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A discussion to stoke your writing fire.
Posted: 3/23/2009 4:53 PM PST
What find most of the time in situations like that is that the character is now ignored. I find myself too often wondering where I want the story to go? How would I react? In reality the author disappeared at the title page and the characters take over. What I do sometimes at the freezing point is walk away. Talk myself through the scene for a few minutes and even try on a character for a while. You have to think of how they would react and run with it. A bad a@@ is going to be one through to the end so you have to stick with that. An emotional one is going to be that forever. Try to pull that in and see how it works. Hope that helped at least a little LOL LeTeisha
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Posted: 3/21/2009 5:25 AM PST

Give a shot on writing some scenes which are completely unrelated to your novel. Create a 'random crap' type project for yourself just to post practice scenes, short stories, or whatever, just to practice. Try to come up with a scene that it as intense as you can get it, then write it. If it is utter crap, who cares? It's for practice. I think that the most important lessons are learned in failures, so even if you create a complete failure for an intense scene, you'll be able to figure out where you went wrong, and where you went right,and apply those lessons to what is really important, your novel.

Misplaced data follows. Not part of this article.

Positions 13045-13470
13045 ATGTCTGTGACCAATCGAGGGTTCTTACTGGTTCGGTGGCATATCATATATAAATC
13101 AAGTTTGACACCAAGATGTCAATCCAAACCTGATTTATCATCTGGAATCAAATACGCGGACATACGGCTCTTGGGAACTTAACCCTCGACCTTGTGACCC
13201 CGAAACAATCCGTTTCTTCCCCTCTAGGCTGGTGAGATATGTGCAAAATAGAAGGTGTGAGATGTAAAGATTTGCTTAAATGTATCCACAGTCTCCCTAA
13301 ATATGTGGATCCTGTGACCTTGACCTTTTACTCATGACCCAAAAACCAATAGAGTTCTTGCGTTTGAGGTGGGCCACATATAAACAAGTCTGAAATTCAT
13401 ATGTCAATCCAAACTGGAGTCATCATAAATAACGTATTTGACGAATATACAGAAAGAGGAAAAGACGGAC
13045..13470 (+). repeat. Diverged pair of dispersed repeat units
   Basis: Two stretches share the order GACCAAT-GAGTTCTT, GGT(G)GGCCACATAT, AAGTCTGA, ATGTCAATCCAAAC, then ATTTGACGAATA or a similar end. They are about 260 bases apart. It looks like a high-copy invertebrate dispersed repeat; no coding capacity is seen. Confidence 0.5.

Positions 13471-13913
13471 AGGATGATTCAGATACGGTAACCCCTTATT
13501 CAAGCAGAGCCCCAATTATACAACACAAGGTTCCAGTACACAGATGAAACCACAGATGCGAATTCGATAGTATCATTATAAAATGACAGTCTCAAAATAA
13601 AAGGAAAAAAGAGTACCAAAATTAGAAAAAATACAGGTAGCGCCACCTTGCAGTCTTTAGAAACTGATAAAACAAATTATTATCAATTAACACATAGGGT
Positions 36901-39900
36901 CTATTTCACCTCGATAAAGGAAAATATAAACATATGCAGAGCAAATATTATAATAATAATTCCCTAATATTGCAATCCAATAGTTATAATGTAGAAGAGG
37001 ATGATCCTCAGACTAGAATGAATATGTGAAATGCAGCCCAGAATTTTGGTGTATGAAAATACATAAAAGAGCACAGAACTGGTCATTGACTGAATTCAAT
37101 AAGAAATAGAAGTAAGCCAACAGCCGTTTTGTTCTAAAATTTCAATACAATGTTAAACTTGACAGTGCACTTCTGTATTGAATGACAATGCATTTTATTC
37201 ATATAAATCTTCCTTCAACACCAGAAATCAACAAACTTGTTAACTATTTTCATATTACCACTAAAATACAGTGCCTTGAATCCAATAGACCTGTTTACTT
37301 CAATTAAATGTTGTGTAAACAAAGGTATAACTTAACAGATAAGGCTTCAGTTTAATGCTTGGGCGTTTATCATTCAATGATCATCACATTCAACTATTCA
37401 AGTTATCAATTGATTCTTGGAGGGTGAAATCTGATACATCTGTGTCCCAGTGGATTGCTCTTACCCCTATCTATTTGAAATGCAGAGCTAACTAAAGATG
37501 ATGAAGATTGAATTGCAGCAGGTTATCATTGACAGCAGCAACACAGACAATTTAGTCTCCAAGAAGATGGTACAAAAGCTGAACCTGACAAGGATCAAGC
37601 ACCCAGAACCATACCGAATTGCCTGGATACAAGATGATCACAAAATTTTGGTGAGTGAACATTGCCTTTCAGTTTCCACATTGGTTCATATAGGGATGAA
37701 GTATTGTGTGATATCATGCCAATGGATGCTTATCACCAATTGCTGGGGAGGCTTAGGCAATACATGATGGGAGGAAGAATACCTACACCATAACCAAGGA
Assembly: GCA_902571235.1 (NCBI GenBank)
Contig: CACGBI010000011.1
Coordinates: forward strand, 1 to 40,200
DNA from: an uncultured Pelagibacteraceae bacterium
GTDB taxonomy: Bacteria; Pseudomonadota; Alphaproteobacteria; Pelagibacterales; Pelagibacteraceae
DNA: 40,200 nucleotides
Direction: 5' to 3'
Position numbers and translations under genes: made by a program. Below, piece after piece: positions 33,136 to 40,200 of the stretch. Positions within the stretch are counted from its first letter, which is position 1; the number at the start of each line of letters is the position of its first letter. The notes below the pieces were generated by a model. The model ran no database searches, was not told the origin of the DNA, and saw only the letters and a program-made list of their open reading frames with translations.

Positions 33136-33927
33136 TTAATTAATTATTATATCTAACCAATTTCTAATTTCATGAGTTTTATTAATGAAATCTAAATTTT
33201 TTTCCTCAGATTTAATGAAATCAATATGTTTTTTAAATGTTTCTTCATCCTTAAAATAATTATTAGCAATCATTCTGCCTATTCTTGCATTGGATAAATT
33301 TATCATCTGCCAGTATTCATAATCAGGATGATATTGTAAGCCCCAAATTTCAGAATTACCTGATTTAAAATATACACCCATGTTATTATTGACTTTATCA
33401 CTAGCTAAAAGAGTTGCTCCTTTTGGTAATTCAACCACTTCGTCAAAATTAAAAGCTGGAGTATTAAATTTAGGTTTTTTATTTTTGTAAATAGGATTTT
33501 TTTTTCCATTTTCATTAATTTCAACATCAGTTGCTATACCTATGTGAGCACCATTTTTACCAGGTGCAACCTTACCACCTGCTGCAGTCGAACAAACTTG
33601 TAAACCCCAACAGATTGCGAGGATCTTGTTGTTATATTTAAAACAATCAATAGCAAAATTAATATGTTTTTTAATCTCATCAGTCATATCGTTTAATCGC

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Posted: 3/18/2009 6:02 AM PST
I know how you feel. For me, I freeze because I feel the scene is so important to the novel that if I screw it up the whole novel will die a horrible death of disappointment. I would even write around the scene and move on as if I had wrote it because I wanted to finish the darn thing. So, what I did was I first "sketched" out the scene. What did I want to happen, how horrific was the scene, what did I want to prove by writing it? I then wrote it in chunks and tried to meld them together. It wasn't easy, but because I broke it up I think it worked out okay. This may sound odd but I also close my eyes and picture what I want to happen and I try to go from there. A book that really helped me was Stephen King's A Memoir of the Craft On Writing. You can skip through his life and go straight to what he says on writing. He talks about building your "toolbox" that all writers need. Also, I found help in college through workshops. Try and find a local writer's group in your area and see if they do critiques to help you press on. I hope I've helped. Good Luck with your work. Sincerely, LovelyLovecraft
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Posted: 3/12/2009 11:49 PM PST
Opinions and suggestions welcome I am having trouble with my novels and short stories, I have a very hard time writing the more tense scenes. I mean, I have no trouble building up to the big scenes, but when it comes to executing them, I freeze. My mind goes blank, refusing to budge an inch for me. It's getting pretty rediculous these days when I have so much work to get done on certian chapters, if I can only get past the big scenes I know I'll be ok for the rest and the books may finish themselves practically. Any suggestions and what to do, or a link I can go to, or maybe a course or a some ideas on a process or something that has worked for you to deal and finish with the big scenes will be welcome. I am a desperate writer, I need help, its shake and bake and I need your help. LOL Nica
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